Old spinning wheels used fatty bits of pork rind - I suppose that might work on coaches, too.
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On 26/12/17 21:56, Jethro_uk wrote:

wood on wood and tallow grease for the bearings
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Tjoepstil wrote:

Then you have metal shafts in wood bearings,EG boat shafts.
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On 27/12/17 05:53, FMurtz wrote:

that isn't pre metal.
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Tjoepstil wrote:

no
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On 26/12/2017 21:56, Jethro_uk wrote:

You patently need to go back a long way for pre-metal civilisations. Try early* Egyptian. IIRC wood on wood sometimes with leather bushes packed with tallow to lubricate. Deep hub to spread load and reduce wobble.
*later they used metal sleeving
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On 27/12/17 07:20, Robin wrote:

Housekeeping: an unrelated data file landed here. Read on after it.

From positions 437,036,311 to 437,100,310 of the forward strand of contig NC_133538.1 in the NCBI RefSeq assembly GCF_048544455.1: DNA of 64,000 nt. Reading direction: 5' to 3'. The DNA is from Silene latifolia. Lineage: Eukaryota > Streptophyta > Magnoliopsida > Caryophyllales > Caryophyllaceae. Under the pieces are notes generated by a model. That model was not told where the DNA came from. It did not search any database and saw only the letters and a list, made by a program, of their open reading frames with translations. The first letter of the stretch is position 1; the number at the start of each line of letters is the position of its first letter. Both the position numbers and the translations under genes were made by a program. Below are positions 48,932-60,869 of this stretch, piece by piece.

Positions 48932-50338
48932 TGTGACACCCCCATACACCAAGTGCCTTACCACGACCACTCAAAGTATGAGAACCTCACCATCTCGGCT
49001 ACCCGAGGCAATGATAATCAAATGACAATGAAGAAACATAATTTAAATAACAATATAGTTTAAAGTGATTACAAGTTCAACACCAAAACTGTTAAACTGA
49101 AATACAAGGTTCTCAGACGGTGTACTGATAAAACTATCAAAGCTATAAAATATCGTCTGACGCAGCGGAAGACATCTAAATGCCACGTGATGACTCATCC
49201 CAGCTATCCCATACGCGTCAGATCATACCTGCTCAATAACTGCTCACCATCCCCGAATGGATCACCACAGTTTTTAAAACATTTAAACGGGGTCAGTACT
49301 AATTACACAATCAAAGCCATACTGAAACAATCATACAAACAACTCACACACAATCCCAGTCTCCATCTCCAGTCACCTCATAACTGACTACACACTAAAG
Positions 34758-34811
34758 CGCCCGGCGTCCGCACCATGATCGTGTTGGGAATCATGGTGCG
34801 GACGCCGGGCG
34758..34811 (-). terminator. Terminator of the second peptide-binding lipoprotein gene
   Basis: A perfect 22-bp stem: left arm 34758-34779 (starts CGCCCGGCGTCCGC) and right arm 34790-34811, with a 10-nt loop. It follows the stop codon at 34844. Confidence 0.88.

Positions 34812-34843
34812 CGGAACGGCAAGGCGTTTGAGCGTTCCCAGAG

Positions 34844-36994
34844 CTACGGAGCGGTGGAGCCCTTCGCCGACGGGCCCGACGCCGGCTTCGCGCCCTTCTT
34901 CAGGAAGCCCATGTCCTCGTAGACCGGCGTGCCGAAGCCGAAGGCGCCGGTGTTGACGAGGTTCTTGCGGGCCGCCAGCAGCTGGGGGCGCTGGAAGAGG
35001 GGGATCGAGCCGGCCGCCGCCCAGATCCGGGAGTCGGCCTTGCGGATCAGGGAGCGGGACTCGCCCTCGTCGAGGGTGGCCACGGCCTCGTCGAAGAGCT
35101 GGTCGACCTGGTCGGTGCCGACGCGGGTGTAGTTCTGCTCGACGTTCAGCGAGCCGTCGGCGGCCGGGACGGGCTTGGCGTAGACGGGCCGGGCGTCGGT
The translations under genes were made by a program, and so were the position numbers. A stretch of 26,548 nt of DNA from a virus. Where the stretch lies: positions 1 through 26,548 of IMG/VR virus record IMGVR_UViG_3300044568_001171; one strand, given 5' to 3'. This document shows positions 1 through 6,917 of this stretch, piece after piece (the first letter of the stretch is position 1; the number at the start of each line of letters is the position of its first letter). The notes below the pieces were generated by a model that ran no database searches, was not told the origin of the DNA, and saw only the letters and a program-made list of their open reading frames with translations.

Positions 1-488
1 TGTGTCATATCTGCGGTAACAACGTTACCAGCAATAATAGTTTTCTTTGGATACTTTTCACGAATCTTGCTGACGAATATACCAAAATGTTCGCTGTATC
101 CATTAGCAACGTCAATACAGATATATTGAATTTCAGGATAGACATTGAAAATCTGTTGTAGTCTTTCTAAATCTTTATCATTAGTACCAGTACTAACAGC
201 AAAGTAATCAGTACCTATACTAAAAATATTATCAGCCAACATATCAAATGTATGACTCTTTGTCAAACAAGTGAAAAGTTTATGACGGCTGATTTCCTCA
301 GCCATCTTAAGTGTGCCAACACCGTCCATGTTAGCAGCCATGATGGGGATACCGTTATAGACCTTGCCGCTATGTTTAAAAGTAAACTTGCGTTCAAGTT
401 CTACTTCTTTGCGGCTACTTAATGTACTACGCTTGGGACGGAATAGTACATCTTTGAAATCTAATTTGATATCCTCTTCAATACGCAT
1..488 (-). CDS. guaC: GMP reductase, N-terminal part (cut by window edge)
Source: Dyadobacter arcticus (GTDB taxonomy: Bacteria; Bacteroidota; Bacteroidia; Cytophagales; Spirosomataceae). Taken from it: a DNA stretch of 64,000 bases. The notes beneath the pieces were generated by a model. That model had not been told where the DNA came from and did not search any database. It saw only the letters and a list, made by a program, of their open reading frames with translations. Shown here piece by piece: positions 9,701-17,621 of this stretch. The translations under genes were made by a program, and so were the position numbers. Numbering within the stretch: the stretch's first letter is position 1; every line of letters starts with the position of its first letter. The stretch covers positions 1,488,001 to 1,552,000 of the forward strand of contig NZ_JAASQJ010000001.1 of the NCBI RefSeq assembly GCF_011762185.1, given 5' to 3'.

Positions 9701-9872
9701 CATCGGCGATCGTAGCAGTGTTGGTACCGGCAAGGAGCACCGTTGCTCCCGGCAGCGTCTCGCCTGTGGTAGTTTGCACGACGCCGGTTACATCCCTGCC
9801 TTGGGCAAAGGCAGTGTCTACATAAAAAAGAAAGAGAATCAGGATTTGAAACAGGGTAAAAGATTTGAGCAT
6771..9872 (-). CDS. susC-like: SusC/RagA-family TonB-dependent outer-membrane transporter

I can assure you that wooden axles are not unknown even today in some parts of the world...
First wheel/axles is 6000 BCE - well before the bronze age.

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On 27/12/2017 09:25, The Natural Philosopher wrote:

Yes. But the OP asked about "historic" practice.

Do you have a source for that please as it's a lot earlier than anything I've seen or heard, or which is listed in the usual places?
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On 27/12/17 09:59, Robin wrote:

was in wiki. ..... "The Halaf culture of 6500–5100 BCE has been credited with the earliest depiction of a wheeled vehicle.[3]
One of the first applications of the wheel to appear was the potter's wheel, used by prehistoric cultures to fabricate clay pots. The earliest type, known as "tournettes" or "slow wheels", were known in the Middle East by the 5th millennium BCE (one of the earliest examples was discovered at Tepe Pardis, Iran, and dated to 5200–4700 BCE). These were made of stone or clay and secured to the ground with a peg in the center, but required effort to turn. True (freely-spinning) wheels were apparently in use in Mesopotamia by 3500 BCE and possibly as early as 4000 BCE,[4] and the oldest surviving example, which was found in Ur (modern day Iraq), dates to approximately 3100 BCE.